Every once in awhile I have to scoop some news stories together because they need to be known, but they are also probably too short for analysis on their own.
I hesitated to add the first story, since any good news for transgender people is generally poorly received here, much to my consternation. But if you keep reading there is worse news to follow.
The stories come from sequentially, Nevada, the United Kingdom, and Continental Europe.
Nevada Republican Governor Brian Sandoval signed SB 139 into law yesterday. The bill adds "gender identity or expression" to the list of motivating factors interpreted as hate crimes.
The bill, sponsored by Pat Spearman (D-North Las Vegas), passed he Senate with only one negative vote and passed the Assembly 30-11.
Defendants will face the penalties for the actual crime committed and up to 20 additional years because of the motivation.
You probably read about yesterday's debate in the UK House of Commons about the Marriage (Same-Sex Couples) Bill. What you probably did not hear about was the withdrawal of amendments to the bill to benefit transpeople.
Equality Minister Helen Grant asked for withdrawal of the amendments, stating that the government could not support an amendment allowing for restoration of marriage to transpeople who were forced to have their marriages annulled in order undergo gender reassignment. She said that the government could not recognize the annulled marriages as "continuously valid." She did add that it would be possible to backdate a marriage to the beginning of a civil partnership.
She also refused an amendment proposing a £1000 emotional distress compensation to couples who were forced to have their marriages annulled, stating , "We have to take the law as it comes."
It is also reported that pension rights have not been equalized, so pensions for homosexual couples will be substantially less than those for heterosexual couples. I guess that is part of "taking the law as it comes."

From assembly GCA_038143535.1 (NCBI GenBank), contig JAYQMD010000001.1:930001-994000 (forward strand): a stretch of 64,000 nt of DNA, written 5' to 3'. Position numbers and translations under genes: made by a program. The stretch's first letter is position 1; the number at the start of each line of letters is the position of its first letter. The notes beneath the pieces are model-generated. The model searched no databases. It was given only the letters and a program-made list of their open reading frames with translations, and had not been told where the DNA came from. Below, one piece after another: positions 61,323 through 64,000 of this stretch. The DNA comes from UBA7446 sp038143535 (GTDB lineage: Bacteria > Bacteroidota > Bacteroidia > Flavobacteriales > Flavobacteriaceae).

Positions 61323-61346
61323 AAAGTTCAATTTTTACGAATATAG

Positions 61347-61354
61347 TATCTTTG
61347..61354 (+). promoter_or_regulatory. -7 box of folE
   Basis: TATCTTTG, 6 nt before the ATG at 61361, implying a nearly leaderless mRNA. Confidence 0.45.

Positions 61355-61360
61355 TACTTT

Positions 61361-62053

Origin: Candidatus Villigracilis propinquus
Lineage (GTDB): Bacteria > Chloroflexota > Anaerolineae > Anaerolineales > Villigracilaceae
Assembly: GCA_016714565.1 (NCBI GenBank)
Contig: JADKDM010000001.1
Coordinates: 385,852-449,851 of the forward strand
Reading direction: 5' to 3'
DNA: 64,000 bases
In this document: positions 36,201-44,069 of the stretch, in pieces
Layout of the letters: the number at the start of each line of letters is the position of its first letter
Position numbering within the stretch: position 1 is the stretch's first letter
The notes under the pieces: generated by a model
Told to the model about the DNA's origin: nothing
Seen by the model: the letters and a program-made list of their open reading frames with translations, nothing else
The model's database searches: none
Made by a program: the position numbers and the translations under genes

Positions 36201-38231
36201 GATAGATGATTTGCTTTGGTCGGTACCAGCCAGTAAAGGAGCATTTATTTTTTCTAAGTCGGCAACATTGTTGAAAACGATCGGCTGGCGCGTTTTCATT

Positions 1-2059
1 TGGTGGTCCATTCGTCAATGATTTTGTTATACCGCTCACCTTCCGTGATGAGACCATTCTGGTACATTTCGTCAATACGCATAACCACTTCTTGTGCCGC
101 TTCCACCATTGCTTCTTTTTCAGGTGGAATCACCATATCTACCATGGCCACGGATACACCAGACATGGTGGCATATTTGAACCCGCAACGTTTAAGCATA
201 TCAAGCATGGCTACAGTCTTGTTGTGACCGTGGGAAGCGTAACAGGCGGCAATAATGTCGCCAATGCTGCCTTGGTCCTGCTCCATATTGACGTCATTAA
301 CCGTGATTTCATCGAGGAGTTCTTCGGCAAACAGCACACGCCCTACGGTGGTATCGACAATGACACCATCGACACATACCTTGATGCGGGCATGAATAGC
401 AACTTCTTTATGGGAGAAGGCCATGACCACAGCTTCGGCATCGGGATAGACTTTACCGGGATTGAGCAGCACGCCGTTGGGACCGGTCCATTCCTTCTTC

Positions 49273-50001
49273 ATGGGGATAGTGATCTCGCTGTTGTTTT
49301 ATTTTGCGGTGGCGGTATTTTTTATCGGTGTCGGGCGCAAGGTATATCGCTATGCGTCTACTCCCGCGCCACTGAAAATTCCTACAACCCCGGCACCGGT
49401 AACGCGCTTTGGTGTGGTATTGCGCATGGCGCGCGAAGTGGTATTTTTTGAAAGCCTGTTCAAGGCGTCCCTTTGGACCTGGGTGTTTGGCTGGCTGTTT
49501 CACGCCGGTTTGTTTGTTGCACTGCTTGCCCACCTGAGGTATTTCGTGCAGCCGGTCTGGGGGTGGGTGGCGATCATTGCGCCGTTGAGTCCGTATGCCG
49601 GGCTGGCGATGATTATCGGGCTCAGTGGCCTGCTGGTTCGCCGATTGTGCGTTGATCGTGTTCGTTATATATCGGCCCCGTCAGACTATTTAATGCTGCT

Margot James, the first out lesbian Tory MP to be elected said the gay rights legislation necessarily "leveled the playing field," and added that she hoped that it would ensure the stoppage of "outrageous verbal aggression" which is directed at gay people.
Sir Gerald Howarth, former Conservative defence minister, responded with "outrageous verbal aggression:
I warn her, I fear the playing field is not being leveled. I believe the pendulum is swinging so far the other way, and there are plenty in the aggressive homosexual community who see this as but a stepping stone to something even further.Nobody is quite sure what those further steps would be. Probably demanding equal pension benefits.
A new map has been published by Transgender Europe (which is registered in Austria), indicating the status of transpeople on the continent.
Countries in orange (24) require sterilization before a gender change is allowed, countries in red (15) (Albania, Andorra, Armenia, Bosnia/Herzegovina, Bulgaria, Croatia (colored orange mistakenly), FYR Macedonia, Monaco, Ireland, Kosovo, Liechtenstein, Lithuania, San Marino, Serbia, and Slovenia) have no mechanism for recognizing gender change, and countries in blue do not require sterilization.
Countries which bar change to name and gender are effectively barring transgender people from participation in the social and economic life of the country.
The following countries mandate nondiscrimination in employment: Albania, Belgium, Bosnia/Herzegovina, Croatia, Czech Republic, France, Germany, Hungary, Malta, Montenegro, Slovakia, Spain (regionally: Basque and Navarre Country), Sweden, Switzerland, and the United KIngdom. Additionally The Netherlands, Norway, and Portugal have equality action plans.
Back in 2010, a European muckety-muck ventured the following:
Forced divorce and sterilisation – a reality for many transgender persons.Unfortunately, we have seen very little progress since then. Sweden converted from orange to blue.
--Thomas Hammarberg, Commissioner for Human Rights of the Council of Europe